• Coastal deep waters, source waters to the Salish Sea, were cooler than typical as recorded since 2014, even cooler than in 2020, and may have been influenced by La Niña and cool Pacific Decadal Oscillation conditions. Surface waters were also cooler than normal.
  • Despite cooler than normal coastal waters, seawater temperatures in Puget Sound were generally warmer than average, likely influenced by warmer than normal air temperatures. In contrast, runoff and precipitation were above normal, yet salinity in Puget Sound was generally higher than average. Upwelling was stronger than normal during winter and summer, which may have had the predominant influence on the saltier than normal waters. These observations suggest that controls for Puget Sound temperature and salinity are complex, involving both local weather and coastal influences.
  • A major atmospheric heat wave in June coincided with seasonal low tides, resulting in high mortality of intertidal communities throughout the region.
  • While precipitation and runoff annual averages were near normal, there was extreme seasonal variation with the second driest spring and the wettest fall on record. Extreme heat in June caused rapid snowmelt, leading to below average streamflow in later summer.
  • Seasonal phytoplankton blooms were evident in the Puget Sound, but the bloom season ended early in 2021 compared to previous years in the Central Basin and Padilla Bay.

Harmful algae blooms, biotoxins, bacteria, and pathogens evident 

  • Harmful algal blooms were more frequent than in 2020. 2021 had the first instance of dual toxicity (diarrhetic and amnesic) recorded in Washington.
  • Biotoxins caused closures at 20 commercial growing areas and 30 recreational harvest areas. 
  • Only 77% of the 60 Puget Sound beaches monitored met EPA’s standards for safe swimming, representing an 18% decrease from 2020.

Lower than average dissolved oxygen, but no fish kills reported.

  • Dissolved oxygen (DO) showed strong regional variability. Lower than average DO was generally found during fall at Central Basin and South Sound sites; yet for the majority of the year in Hood Cana, with hypoxia in January and May through November.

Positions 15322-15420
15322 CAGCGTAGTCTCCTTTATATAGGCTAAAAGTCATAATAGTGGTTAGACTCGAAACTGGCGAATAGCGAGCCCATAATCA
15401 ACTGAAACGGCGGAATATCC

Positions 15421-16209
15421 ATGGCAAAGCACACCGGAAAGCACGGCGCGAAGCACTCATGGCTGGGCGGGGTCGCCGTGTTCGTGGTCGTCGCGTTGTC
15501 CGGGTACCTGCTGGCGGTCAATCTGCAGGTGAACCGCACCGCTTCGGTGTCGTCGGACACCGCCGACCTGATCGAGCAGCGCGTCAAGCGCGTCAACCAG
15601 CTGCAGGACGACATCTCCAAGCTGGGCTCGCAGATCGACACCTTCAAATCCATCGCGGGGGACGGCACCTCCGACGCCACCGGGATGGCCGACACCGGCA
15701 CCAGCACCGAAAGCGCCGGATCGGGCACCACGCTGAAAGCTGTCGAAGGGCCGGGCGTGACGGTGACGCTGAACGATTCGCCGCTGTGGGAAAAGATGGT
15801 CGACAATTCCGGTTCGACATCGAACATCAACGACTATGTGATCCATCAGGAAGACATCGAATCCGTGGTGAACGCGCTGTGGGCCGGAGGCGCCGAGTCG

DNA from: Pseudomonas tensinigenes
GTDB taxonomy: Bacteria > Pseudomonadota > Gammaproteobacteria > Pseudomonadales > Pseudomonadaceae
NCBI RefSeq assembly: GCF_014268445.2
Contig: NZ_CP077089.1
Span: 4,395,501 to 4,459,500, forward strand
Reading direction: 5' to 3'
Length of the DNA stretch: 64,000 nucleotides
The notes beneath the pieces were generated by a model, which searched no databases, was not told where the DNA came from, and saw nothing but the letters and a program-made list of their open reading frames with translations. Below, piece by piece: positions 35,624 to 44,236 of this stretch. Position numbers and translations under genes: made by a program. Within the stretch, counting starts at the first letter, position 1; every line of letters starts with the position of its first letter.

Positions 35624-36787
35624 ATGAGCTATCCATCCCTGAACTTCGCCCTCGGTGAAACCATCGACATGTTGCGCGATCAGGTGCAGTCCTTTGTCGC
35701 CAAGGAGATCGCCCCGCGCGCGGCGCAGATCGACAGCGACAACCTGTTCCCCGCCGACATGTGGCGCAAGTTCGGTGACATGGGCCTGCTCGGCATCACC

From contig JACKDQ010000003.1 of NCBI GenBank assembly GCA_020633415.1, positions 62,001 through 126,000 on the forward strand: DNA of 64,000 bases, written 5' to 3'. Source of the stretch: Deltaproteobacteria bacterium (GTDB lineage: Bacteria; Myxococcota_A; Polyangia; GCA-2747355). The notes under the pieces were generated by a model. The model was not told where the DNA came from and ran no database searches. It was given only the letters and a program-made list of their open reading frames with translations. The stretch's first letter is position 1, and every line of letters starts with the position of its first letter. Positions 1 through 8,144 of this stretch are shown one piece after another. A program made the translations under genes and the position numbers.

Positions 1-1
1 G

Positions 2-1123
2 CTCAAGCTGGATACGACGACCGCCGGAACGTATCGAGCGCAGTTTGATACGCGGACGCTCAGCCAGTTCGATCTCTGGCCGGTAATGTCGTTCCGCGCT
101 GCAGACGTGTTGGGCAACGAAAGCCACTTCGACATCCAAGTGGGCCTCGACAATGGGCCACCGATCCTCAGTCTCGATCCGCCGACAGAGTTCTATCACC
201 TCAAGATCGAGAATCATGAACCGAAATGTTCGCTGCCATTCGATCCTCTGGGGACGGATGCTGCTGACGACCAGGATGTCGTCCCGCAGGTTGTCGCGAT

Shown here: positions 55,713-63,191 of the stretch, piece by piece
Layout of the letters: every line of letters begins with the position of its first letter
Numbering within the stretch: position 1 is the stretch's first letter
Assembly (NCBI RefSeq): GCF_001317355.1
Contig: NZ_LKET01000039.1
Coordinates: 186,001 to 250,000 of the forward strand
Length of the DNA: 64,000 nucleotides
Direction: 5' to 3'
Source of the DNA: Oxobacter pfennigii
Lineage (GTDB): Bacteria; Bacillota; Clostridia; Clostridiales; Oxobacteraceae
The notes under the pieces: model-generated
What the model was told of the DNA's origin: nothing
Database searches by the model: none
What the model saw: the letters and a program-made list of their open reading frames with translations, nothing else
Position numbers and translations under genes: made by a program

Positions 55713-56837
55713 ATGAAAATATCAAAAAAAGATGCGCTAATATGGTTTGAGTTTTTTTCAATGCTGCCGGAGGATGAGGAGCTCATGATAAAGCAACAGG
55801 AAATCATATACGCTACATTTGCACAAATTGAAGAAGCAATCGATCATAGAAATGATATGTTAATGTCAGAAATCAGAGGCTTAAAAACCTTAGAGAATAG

Ocean acidification (OA) in Puget Sound waters continues as our understanding of patterns grows. 

  • Atmospheric carbon dioxide (CO2) values over the coast continued an upward trend of 2 ppm per year since 2010. Outer coast seawater CO2 was relatively high compared to previous years.  Atmospheric  CO2 at Hood Canal also increased, but was 11-12 ppm higher than the coastal values.  These were high relative to globally averaged marine surface air by about 3 ppm at the coast and by 6.5 ppm at Hood Canal. In contrast, seawater  CO2 was relatively low at Dabob Bay. 

Biological responses to changing conditions vary – some good news, mostly bad. 

  • Zooplankton abundance and biomass were average to moderately low, compared to past years with a few elevated values. Continuing a trend observed in 2019 and 2020, spring biomass was dominated by large oceanic copepods in Bellingham Bay and the San Juan Islands.
  • Larval crab abundance was very high in Admiralty Inlet, with the 4th highest biomass on record.
  • Despite historically high spawning biomass estimates from 2020, Pacific herring biomass in 2021 declined nearly 45%. Stocks remain depressed in South Sound and critically low at Cherry Point. 
  • Consumption of zooplankton by juvenile Puget Sound-origin Chinook migrating through the San Juan Islands declined by 20% since the 2014 marine heatwave (the blob). 
  • Scoter species abundance was 23% below the average since 1996, though somewhat stable since 2011.
  • Harbor porpoise densities remained stable since 2015, a plateau from gradual increases during 1996-2015.